Importance of physiotherapy in Management of stroke
A stroke can occur when the blood flow to the brain is blocked or there is sudden bleeding in
the brain. There are two types of stroke-ischaemic and haemorrhagic.
Rapid intervention can reduce the amount of brain damage that occurs as a result of stroke.
Who are at risk of cerebrovascular accident?
- individuals with high blood pressure
- high blood cholesterol
- family history
What are the signs and symptoms of stroke?
- sudden numbness in the face, arms, legs, especially on one side of the body.
- sudden trouble in speaking or difficulty in understanding speech.
- sudden trouble walking, dizziness, loss of balance or lack of coordination.
If you think someone may be having stroke, act FAST:
F-Face-ask the person to smile. Does one side of the face droop?
A-Arms-ask the person to raise both the arms. Does one arm drift downward?
S-Speech-ask the person to repeat a simple phrase. Is the speech slurred?
T-Time-if you see any of these, immediately call for medical help.
Physiotherapy in the management of stroke:
In the treatment of stroke, physical rehabilitation is extremely important. It seeks to aid stroke victims in regaining their strength, independence, and mobility.
Here are some key aspects of physiotherapy management in stroke.
Assessment – To understand the unique impairments, restrictions, and goals of each individual, a thorough assessment is carried out. Muscle strength, balance, range of motion, and functional abilities are all assessed during this evaluation.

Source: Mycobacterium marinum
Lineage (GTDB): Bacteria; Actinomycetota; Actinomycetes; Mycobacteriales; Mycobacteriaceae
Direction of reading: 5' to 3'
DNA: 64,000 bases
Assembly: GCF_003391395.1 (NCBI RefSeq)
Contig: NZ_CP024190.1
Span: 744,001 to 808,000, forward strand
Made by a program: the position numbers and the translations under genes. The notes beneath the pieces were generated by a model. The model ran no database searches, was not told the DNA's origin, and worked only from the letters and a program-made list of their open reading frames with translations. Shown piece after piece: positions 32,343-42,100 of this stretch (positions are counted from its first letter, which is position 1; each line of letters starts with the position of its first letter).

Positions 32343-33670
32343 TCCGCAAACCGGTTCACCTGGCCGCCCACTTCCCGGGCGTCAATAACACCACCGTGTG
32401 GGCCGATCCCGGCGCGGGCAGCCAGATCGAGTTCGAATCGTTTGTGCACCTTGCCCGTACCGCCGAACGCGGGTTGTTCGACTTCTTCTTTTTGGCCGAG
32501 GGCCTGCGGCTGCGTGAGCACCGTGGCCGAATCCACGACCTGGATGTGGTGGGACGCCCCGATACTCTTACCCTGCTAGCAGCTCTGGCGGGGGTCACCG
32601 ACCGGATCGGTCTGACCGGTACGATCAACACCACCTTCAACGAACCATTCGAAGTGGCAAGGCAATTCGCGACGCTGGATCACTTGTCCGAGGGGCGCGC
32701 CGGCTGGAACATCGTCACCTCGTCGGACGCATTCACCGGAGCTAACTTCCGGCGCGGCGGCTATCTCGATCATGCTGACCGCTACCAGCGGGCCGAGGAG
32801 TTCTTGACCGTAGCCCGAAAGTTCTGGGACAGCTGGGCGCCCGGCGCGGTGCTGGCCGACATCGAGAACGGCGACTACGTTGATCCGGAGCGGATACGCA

Mobility training – Physiotherapists attempt to increase mobility through strategies like gait training (walking), transfers (such as from bed to chair), and practicing everyday routines like bathing and dressing.
Muscle strengthening – Having a stroke often leaves you weak. Exercise regimens targeted at particular muscle groups are created by physiotherapists to help patients rebuild strength and stop muscular atrophy.
Balance and coordination – One of the best ways to prevent falls is to practice balance and coordination exercises. These exercises can be done on both stable and unsteady surfaces.
Range of motion – Active and passive range of motion exercises prevent joint rigidity and contractures that can develop after long periods of inactivity.
Functional activities – This type of therapy often involves relearning everyday tasks such as how to get into and out of cars, how to climb stairs, and how to use assistive devices such as walkers and canes.
Neurological techniques – Nerve reeducation and sensory stimulation are specialised methods used to enhance motor function and sensory perception in affected limbs.
Cardiovascular conditioning – Cardiovascular exercises are a type of exercise that stroke survivors can do to improve their general health and reduce the chances of recurrence.
Pain management – Pain is treated by physiotherapists using techniques such as heat therapy, ice therapy, manual therapy, and relaxation techniques.
Education and home exercises – Patients and caregivers are trained in exercises and techniques to support at-home rehabilitation for long-term recovery.
Assistive devices – If needed physiotherapy providers recommend and teach patients how to use assistive devices such as orthotics, braces and mobility aids.
Adaptation and compensation – Therapists also work with patients to help them adjust to any long-term disabilities and create compensation plans to improve their independence.
Recovering from stroke is often a multi-disciplinary process that involves not only physiotherapy but also occupational therapy, speech therapy and other health professionals. The aim is to improve the quality of life of stroke survivors and their functional abilities. Treatment plans are designed to meet the individual needs and progress of stroke survivors.
Dr. R. V. Dharwadkar
Assistant professor, Dept of neuro physiotherapy
Kles Institute of physiotherapy Belagavi